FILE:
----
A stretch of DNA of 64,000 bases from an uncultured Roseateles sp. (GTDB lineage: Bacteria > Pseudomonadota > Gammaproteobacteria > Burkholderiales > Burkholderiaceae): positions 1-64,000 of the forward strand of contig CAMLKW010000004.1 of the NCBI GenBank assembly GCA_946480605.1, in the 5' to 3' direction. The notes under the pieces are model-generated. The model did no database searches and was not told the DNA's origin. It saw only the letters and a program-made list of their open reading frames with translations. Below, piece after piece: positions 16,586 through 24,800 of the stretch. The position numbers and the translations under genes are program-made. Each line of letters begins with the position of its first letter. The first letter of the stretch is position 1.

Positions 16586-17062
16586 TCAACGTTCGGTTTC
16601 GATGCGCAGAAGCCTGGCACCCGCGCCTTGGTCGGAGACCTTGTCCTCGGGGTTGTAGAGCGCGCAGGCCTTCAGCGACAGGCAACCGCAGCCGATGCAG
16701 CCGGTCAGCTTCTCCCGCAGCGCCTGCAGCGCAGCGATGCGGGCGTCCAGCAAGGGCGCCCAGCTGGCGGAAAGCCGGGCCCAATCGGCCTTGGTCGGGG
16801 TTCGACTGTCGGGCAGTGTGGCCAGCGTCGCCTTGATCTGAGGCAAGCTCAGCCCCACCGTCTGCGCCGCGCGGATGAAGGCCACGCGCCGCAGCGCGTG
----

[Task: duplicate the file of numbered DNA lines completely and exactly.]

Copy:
A stretch of DNA of 64,000 bases from an uncultured Roseateles sp. (GTDB lineage: Bacteria > Pseudomonadota > Gammaproteobacteria > Burkholderiales > Burkholderiaceae): positions 1-64,000 of the forward strand of contig CAMLKW010000004.1 of the NCBI GenBank assembly GCA_946480605.1, in the 5' to 3' direction. The notes under the pieces are model-generated. The model did no database searches and was not told the DNA's origin. It saw only the letters and a program-made list of their open reading frames with translations. Below, piece after piece: positions 16,586 through 24,800 of the stretch. The position numbers and the translations under genes are program-made. Each line of letters begins with the position of its first letter. The first letter of the stretch is position 1.

Positions 16586-17062
16586 TCAACGTTCGGTTTC
16601 GATGCGCAGAAGCCTGGCACCCGCGCCTTGGTCGGAGACCTTGTCCTCGGGGTTGTAGAGCGCGCAGGCCTTCAGCGACAGGCAACCGCAGCCGATGCAG
16701 CCGGTCAGCTTCTCCCGCAGCGCCTGCAGCGCAGCGATGCGGGCGTCCAGCAAGGGCGCCCAGCTGGCGGAAAGCCGGGCCCAATCGGCCTTGGTCGGGG
16801 TTCGACTGTCGGGCAGTGTGGCCAGCGTCGCCTTGATCTGAGGCAAGCTCAGCCCCACCGTCTGCGCCGCGCGGATGAAGGCCACGCGCCGCAGCGCGTG